Prefect Ziad Khoury, national coordinator for the security of the 2024 Olympic and Paralympic Games and major international sporting events, gave an exclusive interview to the Eurosatory 2022 Show Daily on the three challenges of the 2024 Olympic Games in France.
With a long-duration event like the 2024 Olympic & Paralympic Games, an estimated attendance of 13 million spectators and the presence of a very large number of VIPs, how to balance the imperatives of security with the ambitions of a public celebration while preserving civil liberties?
The 2024 Olympic and Paralympic Games will not only be a sporting competition unprecedented in its scope and density. They constitute a total event for the whole country, whose positive impacts must be maximized, both at the time and in the longer term.
There are multiple impacts in sport, health, culture, industry, tourism, but also with respect to the country’s infrastructure and equipment, including in terms of security. In this regard, the Games serve as a timeframe and a lever for action, within a movement already well under way, which is part of a desire for moderation, particularly in environmental terms, and ethics, in particular in the proportionality of the resources to be mobilized and the legal framework in which they exist.
More generally, our Olympic and Paralympic Games must be an opportunity to demonstrate our know-how, promote the image of France which will be the centre of attention of the whole world, and a unifying collective momentum. In addition, the Paris 2024 Games are part of an unprecedented succession of major events during a one-year period, which will begin with the Rugby World Cup in September and October 2023 and continue with the Olympic torch relay from April 2024.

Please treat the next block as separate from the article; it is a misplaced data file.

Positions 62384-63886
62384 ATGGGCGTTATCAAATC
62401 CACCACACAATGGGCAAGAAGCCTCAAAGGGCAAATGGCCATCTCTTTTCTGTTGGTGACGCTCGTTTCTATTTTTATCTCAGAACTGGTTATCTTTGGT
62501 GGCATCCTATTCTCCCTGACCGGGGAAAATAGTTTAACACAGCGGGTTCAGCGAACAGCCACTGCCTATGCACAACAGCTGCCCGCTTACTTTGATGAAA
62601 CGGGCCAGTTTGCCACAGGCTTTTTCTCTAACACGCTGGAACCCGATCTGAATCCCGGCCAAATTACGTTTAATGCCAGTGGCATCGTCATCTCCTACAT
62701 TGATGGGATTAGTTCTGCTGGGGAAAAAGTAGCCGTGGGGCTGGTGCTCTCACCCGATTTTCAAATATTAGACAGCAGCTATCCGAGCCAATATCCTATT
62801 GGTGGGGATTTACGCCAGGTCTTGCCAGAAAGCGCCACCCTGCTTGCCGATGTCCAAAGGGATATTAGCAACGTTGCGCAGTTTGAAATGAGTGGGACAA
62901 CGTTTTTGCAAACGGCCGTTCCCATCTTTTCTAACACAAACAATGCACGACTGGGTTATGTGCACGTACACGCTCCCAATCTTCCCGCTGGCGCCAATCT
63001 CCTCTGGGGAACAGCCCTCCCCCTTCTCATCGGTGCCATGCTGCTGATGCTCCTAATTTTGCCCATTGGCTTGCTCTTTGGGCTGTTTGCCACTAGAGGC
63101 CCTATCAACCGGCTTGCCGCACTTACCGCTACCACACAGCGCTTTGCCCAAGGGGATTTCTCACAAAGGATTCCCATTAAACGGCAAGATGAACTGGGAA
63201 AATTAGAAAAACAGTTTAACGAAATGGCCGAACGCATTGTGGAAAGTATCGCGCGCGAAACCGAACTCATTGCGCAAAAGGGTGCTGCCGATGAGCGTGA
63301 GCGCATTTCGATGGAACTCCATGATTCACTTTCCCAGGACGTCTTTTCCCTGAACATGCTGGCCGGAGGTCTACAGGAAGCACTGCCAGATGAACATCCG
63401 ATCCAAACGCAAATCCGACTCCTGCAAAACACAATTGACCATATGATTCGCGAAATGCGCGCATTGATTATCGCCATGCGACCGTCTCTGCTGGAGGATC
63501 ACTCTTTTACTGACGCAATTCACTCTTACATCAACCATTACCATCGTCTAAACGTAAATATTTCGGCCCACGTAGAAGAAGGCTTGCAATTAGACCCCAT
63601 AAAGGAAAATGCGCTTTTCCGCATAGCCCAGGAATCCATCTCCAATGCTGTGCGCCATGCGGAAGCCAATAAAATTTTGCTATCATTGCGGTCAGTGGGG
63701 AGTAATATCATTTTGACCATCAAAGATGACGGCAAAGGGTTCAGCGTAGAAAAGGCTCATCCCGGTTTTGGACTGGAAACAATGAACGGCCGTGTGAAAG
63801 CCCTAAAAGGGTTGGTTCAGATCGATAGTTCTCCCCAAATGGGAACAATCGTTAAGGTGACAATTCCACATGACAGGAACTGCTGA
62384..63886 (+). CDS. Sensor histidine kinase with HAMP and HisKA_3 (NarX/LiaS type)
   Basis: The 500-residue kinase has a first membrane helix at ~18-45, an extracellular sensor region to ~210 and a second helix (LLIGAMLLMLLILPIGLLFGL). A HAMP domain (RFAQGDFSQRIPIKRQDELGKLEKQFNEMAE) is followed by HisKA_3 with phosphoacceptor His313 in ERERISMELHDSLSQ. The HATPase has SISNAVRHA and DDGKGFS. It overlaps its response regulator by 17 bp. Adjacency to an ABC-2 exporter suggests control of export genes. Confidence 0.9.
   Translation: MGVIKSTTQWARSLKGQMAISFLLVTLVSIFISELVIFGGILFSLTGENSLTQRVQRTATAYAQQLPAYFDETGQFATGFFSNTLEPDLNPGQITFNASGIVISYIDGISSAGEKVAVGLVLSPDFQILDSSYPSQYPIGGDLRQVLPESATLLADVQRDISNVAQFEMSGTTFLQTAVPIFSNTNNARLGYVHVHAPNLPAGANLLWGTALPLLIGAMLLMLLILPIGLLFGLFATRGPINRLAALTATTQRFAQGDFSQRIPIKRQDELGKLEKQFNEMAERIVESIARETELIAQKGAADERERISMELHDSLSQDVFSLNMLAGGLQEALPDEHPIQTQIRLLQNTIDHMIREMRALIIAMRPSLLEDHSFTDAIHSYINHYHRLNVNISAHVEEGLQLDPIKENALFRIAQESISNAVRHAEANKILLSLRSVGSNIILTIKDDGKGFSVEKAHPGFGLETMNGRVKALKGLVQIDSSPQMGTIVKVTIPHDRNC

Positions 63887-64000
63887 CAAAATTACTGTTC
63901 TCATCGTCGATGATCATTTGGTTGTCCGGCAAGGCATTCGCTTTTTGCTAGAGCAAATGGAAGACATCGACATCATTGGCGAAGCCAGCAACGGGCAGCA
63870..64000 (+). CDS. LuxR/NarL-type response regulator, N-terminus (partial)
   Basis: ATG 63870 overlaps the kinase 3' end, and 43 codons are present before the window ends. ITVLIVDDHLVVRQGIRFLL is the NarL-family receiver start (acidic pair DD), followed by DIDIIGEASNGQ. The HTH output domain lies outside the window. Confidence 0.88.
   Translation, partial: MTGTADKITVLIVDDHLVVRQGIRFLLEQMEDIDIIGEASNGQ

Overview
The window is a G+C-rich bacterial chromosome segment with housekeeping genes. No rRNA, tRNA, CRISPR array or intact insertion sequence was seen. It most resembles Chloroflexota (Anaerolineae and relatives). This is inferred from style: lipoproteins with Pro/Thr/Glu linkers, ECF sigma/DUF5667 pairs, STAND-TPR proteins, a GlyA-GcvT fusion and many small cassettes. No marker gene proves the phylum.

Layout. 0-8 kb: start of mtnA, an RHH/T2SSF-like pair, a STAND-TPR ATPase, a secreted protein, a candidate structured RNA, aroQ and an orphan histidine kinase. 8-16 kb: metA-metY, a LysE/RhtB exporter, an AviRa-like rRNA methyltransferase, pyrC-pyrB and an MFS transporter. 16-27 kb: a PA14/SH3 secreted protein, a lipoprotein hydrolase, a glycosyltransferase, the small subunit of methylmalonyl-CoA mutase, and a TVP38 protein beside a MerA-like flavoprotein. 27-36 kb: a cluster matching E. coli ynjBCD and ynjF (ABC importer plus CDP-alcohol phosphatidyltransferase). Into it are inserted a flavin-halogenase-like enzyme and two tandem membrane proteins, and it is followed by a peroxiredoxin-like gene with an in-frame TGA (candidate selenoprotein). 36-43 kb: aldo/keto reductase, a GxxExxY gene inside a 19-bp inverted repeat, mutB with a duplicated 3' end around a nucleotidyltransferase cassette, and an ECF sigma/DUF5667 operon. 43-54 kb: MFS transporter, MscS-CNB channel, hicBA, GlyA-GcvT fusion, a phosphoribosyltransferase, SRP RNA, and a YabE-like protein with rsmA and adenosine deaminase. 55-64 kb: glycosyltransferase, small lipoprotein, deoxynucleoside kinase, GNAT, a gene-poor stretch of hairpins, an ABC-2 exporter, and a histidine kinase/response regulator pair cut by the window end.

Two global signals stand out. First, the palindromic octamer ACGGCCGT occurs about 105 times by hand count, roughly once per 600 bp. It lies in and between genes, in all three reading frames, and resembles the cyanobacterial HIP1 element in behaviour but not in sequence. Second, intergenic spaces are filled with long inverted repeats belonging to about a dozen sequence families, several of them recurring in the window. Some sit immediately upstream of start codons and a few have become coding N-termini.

In this perspective, Team France is already actively at work through the State, local authorities and the organizer, and, within the government, through the inter-ministerial delegate for the Olympic Games and Paralympics, under the authority of the Prime Minister. The national organization for the security of the Olympic and Paralympic Games that I head, under the authority of the Minister of the Interior, also works on behalf of the inter-ministerial delegate. This organization provides inputs to staff from the ministry and its partners on all safety and security issues, in a rigorous logic of anticipation and consistency.
These issues are at the heart of the preparatory work in order to organize a popular and festive event, in optimal conditions of trust and security. The challenge is naturally complex, and is part of an environment that necessarily includes, today, an element of the unknown. But this objective, which therefore represents an unprecedented challenge, is all the more eagerly anticipated after the Tokyo and Beijing Games, which were held under special conditions.